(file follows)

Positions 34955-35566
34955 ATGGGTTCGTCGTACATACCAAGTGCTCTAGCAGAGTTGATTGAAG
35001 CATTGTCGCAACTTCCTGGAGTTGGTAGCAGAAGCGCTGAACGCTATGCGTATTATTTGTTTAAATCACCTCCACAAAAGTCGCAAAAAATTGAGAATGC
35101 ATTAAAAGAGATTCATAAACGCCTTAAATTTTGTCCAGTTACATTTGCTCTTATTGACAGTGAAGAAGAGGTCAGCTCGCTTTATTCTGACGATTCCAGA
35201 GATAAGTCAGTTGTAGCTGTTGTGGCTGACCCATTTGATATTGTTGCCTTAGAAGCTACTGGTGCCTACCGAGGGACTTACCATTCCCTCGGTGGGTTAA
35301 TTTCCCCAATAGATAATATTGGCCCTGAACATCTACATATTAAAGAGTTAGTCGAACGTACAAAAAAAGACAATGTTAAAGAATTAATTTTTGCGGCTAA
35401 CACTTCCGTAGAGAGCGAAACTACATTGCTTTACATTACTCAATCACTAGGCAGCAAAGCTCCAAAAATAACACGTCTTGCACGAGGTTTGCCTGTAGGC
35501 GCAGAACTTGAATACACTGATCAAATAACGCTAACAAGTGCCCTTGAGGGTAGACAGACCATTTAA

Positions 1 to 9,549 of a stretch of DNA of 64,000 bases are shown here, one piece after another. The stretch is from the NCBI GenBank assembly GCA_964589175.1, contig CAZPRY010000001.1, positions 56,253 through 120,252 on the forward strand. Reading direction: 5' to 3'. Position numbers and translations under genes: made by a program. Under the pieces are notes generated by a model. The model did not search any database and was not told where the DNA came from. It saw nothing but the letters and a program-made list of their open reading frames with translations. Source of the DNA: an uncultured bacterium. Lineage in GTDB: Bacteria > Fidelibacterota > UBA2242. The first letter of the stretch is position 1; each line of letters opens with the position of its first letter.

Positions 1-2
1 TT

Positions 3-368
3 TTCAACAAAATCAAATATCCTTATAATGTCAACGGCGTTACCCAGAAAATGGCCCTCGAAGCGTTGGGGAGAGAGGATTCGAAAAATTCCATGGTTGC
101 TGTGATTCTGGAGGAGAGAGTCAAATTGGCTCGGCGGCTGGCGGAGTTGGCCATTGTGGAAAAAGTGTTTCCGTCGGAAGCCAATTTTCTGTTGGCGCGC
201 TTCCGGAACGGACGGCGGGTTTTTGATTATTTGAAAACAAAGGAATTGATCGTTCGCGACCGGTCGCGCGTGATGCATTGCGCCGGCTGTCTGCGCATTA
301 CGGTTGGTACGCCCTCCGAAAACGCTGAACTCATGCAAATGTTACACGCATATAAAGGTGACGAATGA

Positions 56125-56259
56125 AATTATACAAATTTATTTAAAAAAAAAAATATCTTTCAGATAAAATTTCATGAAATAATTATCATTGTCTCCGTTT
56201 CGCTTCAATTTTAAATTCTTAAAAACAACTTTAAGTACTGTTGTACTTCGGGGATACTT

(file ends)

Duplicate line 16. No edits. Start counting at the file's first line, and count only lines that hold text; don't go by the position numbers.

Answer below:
301 CGGTTGGTACGCCCTCCGAAAACGCTGAACTCATGCAAATGTTACACGCATATAAAGGTGACGAATGA